I mentioned in a recent email that Salvator Mundi, a beautiful portrait of Jesus with a dodgy provenance sold recently for $450 million. The daVinci association had something to do with it. In 2002 Massacre of the Innocents by Peter Paul Rubens sold for $100 million (adjusted for inflation). They are the highest prices from pre-1700 period painters. Both are around stories
that connect us with Advent.
We hear the angel’s reassuring message to the shepherds “Don’t be afraid!” he said. “I bring you good news that will bring great joy to all people. The Savior—yes, the Messiah, the Lord—has been born today in Bethlehem, the city of David! And you will recognize him by this sign: You will find a baby wrapped snugly in strips of cloth, lying in a manger.” (Luke 2:10-12 NLT)
The Christmas season has all the angels, and wise men and infant Jesus but includes the flight into Egypt because of the threats of a fearful despot who can’t see for looking. We don’t send Christmas cards featuring Massacre of the Innocents. But the world of conflict, sorrow and displacement was Jesus’ introduction to life as a child.
We’re entering the bittersweet season leading up to Christmas and the New Year. It isn’t always “visions of sugarplums” that dance in our heads. Whatever sugarplums are, we are assaulted on so many sides for our time and energy that a lot of people find this the toughest time of the year.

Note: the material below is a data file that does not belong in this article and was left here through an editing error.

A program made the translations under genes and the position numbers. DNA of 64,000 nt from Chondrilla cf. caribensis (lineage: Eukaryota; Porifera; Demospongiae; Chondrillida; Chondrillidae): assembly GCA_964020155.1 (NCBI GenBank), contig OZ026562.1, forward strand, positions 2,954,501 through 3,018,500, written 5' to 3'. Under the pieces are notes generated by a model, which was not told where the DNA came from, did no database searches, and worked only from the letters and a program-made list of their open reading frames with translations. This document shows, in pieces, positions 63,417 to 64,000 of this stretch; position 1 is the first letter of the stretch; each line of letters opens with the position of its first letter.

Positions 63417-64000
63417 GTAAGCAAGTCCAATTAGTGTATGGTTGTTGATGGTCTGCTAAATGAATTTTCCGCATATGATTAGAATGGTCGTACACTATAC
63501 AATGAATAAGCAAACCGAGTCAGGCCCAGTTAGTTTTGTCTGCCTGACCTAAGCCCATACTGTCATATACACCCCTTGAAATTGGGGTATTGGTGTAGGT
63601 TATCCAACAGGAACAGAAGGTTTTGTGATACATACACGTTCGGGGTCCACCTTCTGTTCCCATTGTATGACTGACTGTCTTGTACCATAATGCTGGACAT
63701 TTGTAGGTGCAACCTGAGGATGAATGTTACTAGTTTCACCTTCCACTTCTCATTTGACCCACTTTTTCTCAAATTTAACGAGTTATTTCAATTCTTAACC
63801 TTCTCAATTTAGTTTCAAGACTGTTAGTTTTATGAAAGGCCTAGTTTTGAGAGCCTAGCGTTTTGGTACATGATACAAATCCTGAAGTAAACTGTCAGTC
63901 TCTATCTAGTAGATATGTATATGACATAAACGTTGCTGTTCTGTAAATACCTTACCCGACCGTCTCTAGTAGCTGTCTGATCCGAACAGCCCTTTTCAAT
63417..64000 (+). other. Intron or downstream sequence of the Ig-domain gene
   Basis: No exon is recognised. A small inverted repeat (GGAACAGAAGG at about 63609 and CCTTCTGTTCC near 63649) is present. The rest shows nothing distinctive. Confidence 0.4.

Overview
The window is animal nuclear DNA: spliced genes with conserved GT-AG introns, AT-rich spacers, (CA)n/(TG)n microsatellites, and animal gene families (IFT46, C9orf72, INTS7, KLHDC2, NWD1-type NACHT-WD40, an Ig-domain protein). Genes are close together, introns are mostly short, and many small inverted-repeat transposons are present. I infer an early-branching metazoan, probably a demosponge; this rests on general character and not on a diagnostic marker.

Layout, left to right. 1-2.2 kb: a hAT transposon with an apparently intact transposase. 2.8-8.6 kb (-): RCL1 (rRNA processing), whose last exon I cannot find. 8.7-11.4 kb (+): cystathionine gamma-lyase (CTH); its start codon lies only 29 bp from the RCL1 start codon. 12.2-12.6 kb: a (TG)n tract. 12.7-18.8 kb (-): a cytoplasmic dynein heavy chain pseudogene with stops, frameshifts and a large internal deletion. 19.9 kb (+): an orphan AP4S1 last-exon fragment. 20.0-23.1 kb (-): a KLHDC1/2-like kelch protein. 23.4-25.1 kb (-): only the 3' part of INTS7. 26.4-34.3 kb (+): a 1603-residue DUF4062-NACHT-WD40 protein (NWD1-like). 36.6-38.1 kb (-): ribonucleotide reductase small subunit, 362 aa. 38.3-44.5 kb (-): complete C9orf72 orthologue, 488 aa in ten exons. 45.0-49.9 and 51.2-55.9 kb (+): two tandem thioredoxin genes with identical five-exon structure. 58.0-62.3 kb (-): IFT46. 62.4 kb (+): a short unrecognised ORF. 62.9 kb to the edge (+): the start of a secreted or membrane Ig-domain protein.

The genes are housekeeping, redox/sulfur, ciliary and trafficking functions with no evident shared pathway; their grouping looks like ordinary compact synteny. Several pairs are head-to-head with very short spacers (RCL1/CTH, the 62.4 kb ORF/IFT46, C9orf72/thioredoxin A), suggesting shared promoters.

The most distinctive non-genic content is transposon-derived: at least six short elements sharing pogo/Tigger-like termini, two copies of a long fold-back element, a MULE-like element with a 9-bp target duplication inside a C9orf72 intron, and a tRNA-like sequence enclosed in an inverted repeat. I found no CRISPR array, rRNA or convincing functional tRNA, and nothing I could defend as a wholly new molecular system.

Yet it is into the world as it is today that Jesus comes as “God with us”, the one who makes all things new”, the one who will make all things right”. I’m not sure if triocular is a word but it is this sort of vision we need for Advent.
Traditionally we emphasize binocular vision – looking back at the events of Jesus’ birth and forward to his second coming when all is brought to fruition at the end of time as we know it. We need a third vision more than ever – looking for his presence in life as it is in our life and the lives of all around the globe. The picture isn’t pretty. Our culture puts a premium on “comfort and joy” all year round and has little room for the darker realities that shadow life.
In the midst of the noise and clamour we long for moments of quiet to reflect deeply about life. Life is joyful and painful. It is hopeful in sorrow and light shines bright because there is so much darkness. We look for signs of the presence of God with us in all of these moments.
Please enjoy our Advent Prayers during your quiet times of reflection this Christmas season.
Touchstone is finishing the year with a new look, a new website and hopes for the next few years of offering friendship in company with Jesus. Your support continues to carry us in prayer and resources. We give thanks for you and pray God’s blessing on you and yours this Christmas season.
With Jesus’ joy,